Plant secondary cell walls are deposited in specialized cell types, such as vessels, tracheids and fiber cells, during cell maturation after cell expansion has ceased. Secondary cell walls are complex matrices of cellulose, hemicelluloses and lignin, and are a considerable sink for fixed carbon derived from photosynthesis (Pauly & Keegstra, 2008). In Arabidopsis thaliana (Arabidopsis), significant metabolic commitment to secondary wall deposition occurs during the maturation of xylem vessels, xylary fiber cells and interfascicular fiber cells in the developing inflorescence stem. Wood formation in trees such as Populus sp. (poplar) involves massive deposition of secondary walls in secondary xylem as vessel and fiber cells derived from the cambium cease to expand and mature into functional cells (Mellerowicz et al., 2001; Plomion et al., 2001; Savidge, 2001; Jansson & Douglas, 2007).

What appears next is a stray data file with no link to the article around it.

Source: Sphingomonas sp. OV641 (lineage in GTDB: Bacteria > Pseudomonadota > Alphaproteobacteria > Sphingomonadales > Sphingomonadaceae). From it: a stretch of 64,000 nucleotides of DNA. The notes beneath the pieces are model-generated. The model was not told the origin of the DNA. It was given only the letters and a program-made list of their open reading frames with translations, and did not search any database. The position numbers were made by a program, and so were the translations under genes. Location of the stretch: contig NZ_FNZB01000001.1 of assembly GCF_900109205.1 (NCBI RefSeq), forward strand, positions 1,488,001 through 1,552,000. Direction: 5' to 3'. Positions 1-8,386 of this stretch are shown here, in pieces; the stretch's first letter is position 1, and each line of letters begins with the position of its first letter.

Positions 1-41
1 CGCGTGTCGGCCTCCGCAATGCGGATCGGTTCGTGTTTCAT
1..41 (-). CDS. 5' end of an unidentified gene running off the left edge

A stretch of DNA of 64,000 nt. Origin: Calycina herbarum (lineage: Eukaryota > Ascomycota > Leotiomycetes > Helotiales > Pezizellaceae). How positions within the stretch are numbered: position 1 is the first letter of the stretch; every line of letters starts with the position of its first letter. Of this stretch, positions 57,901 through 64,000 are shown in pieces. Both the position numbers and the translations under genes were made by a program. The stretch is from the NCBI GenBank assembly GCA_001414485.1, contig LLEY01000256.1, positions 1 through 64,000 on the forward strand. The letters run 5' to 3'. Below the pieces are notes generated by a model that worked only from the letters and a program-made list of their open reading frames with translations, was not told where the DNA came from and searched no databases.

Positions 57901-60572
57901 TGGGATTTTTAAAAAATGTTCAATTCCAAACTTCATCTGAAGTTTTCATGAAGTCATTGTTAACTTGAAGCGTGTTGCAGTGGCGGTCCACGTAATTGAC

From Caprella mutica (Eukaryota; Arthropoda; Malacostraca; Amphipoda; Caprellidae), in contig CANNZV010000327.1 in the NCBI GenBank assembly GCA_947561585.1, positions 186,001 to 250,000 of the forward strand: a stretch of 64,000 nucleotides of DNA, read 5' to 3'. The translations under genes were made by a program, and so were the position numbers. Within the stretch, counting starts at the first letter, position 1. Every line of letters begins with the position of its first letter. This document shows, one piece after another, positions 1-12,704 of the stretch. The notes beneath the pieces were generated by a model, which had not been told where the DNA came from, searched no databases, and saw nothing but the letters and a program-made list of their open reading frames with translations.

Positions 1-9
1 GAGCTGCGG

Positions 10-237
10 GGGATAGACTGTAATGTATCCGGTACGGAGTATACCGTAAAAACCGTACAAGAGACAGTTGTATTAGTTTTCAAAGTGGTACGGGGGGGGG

The Arabidopsis inflorescence stem, root and in vitro secondary cell wall induction systems have all been used as models to explore the regulatory networks underlying the coordinated control of genes encoding enzymes required for secondary cell wall polymer biosynthesis (Kubo et al., 2005; Zhong & Ye, 2007; Zhong et al., 2008; Yamaguchi et al., 2011). A set of NAC domain transcription factors has been shown to act as a positive master regulator of secondary cell wall biosynthesis in Arabidopsis, and homologs of these are found in other plant species, for example Populus (Demura & Ye, 2010; Zhong et al., 2010a). These positive regulators include the functionally redundant VASCULAR-RELATED NAC-DOMAIN7 (VND7) and VND6 transcription factors associated with secondary cell wall formation in protoxylem and metaxylem vessels (Kubo et al., 2005; Yamaguchi et al., 2008, 2011) and SECONDARY WALL-ASSOCIATED NAC DOMAIN1 (SND1) and NAC SECONDARY CELL WALL THICKENING PROMOTING FACTOR1 (NST1) transcription factors that activate secondary cell wall formation in interfascicular fiber and silique valve cells (Zhong et al., 2006, 2008; Mitsuda et al., 2007; Ohashi-Ito et al., 2010).